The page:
As Israel’s invasion of the Gaza Strip enters its third week, prospects for a ceasefire look as remote as ever. The UN Security Council passed a resolution calling on all parties to cease hostilities immediately and for Israel to end its blockade, but the resolution has had no immediate effect on the violence.
This is largely due to the lack of political will to restrain Israel in concrete terms, such as through an economic embargo or a refusal by Security Council members to export weapons to the Jewish state.
Indeed, in the case of the US, there is strong evidence that it is sending extra shipments of ammunition to help Israel’s war effort. Last Saturday Reuters reported that the US had hired a private merchant ship to send a large cache of ammunition to Israel. The US claims the shipment is not related to Israel’s invasion of Gaza. But it seems improbable that the "325 standard 20-foot containers" of ammunition will not wind up wreaking death and destruction on Gaza’s terrorised population. Press TV, the international news agency of the Iranian Government, reported that the US had already shipped 2.6 million kilograms of weapons to Israel in early December.
These reports are far from surprising. During Israel’s invasion of Lebanon in 2006, the United States also hurried weapons shipments to Israel whose supplies had been depleted, so thoroughly had it bombed its northern neighbour.
Hamas and other Palestinian resistance groups continue to fire rockets and mortars into Israel, although at a far reduced rate than before the invasion. In contrast, Israel has escalated its attacks. Its land forces continue to penetrate deep into the densely populated coastal territory as the air force and navy maintain their relentless bombardment.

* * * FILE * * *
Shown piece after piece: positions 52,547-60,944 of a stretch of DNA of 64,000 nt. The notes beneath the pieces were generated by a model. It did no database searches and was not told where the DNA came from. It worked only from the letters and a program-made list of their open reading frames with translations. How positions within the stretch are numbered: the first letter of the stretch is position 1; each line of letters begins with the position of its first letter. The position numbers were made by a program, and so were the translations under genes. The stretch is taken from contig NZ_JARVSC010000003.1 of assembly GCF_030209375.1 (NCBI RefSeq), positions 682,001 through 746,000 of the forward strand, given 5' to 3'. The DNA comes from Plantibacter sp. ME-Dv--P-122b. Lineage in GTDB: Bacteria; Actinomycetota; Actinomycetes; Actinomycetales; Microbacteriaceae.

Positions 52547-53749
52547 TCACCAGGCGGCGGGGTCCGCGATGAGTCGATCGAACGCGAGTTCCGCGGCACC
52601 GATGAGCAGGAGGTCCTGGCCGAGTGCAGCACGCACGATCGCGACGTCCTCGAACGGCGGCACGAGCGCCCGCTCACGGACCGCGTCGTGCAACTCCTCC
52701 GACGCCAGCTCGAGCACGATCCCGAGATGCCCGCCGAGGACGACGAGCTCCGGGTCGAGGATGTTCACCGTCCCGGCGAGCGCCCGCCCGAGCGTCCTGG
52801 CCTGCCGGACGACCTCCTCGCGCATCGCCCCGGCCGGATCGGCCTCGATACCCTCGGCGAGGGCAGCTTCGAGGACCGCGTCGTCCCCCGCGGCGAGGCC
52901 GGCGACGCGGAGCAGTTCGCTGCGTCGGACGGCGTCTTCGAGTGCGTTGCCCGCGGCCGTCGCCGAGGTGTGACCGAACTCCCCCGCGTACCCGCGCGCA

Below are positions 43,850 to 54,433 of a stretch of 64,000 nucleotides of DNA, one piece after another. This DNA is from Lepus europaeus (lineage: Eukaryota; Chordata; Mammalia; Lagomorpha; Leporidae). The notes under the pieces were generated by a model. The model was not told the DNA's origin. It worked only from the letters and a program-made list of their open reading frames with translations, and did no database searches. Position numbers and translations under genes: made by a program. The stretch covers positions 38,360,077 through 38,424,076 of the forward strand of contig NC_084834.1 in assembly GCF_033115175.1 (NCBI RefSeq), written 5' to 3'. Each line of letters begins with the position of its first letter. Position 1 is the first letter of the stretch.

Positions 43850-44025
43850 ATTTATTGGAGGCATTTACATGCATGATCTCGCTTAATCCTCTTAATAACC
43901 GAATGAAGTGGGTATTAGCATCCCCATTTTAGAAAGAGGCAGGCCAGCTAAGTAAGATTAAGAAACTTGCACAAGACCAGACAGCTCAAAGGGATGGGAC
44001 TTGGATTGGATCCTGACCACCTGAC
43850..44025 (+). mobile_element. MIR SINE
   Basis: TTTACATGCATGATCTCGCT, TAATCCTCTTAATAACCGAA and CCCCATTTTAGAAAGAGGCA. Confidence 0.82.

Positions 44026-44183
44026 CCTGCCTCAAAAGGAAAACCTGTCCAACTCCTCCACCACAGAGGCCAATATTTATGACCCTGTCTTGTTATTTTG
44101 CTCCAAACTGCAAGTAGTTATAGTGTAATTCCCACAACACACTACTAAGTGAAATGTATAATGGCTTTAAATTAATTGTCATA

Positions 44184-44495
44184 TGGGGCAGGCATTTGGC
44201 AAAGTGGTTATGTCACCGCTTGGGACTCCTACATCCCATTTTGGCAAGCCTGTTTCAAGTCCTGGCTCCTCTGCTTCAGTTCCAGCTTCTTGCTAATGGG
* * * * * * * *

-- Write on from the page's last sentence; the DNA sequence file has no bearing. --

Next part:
The Israel Defense Forces have effectively cut Gaza in two, sowing chaos and inducing pandemonium among the population. According to the Centre on Housing Rights and Evictions, Israel’s invasion of Gaza "has violently forced an estimated 80,000-90,000 people from their homes."
"I don’t know how I’ve survived the last few days," Anees Mansour (who I wrote about for newmatilda.com two years ago) told me by phone from Gaza. His family of 13 has been forced to leave their house which is right on the border between Gaza and Egypt. The region is littered with smuggling tunnels which Israel is now trying to destroy. The Mansour family fear they would face certain death were they to remain at home.
The Security Council resolution calling for a ceasefire also called for an end to the smuggling of weapons into Gaza, effectively disarming Hamas and other Palestinian groups at a time when the Israel’s state-of-the-art military is being replenished by the US.
Israeli forces have now killed nearly 1000 people and injured over 4000 more. Mortars and rockets from Gaza have killed four Israelis since the hostilities commenced just over two weeks ago, although as at 13 January no Israelis have been killed since 29 December.
Gaza’s overworked and undersupplied hospitals are now a scene of grisly, tortured humanity. "Many come in with multiple stomach and head wounds," said Red Cross nurse Alice Nielsen. "In many cases, we are forced to amputate limbs."
Israel has now agreed to halt hostilities for three hours every day, but precious little is getting in. Even those supplies that do enter cannot be properly distributed as large parts of Gaza have been cordoned off and much civilian infrastructure, such as schools, roads and hospitals, have been totally destroyed.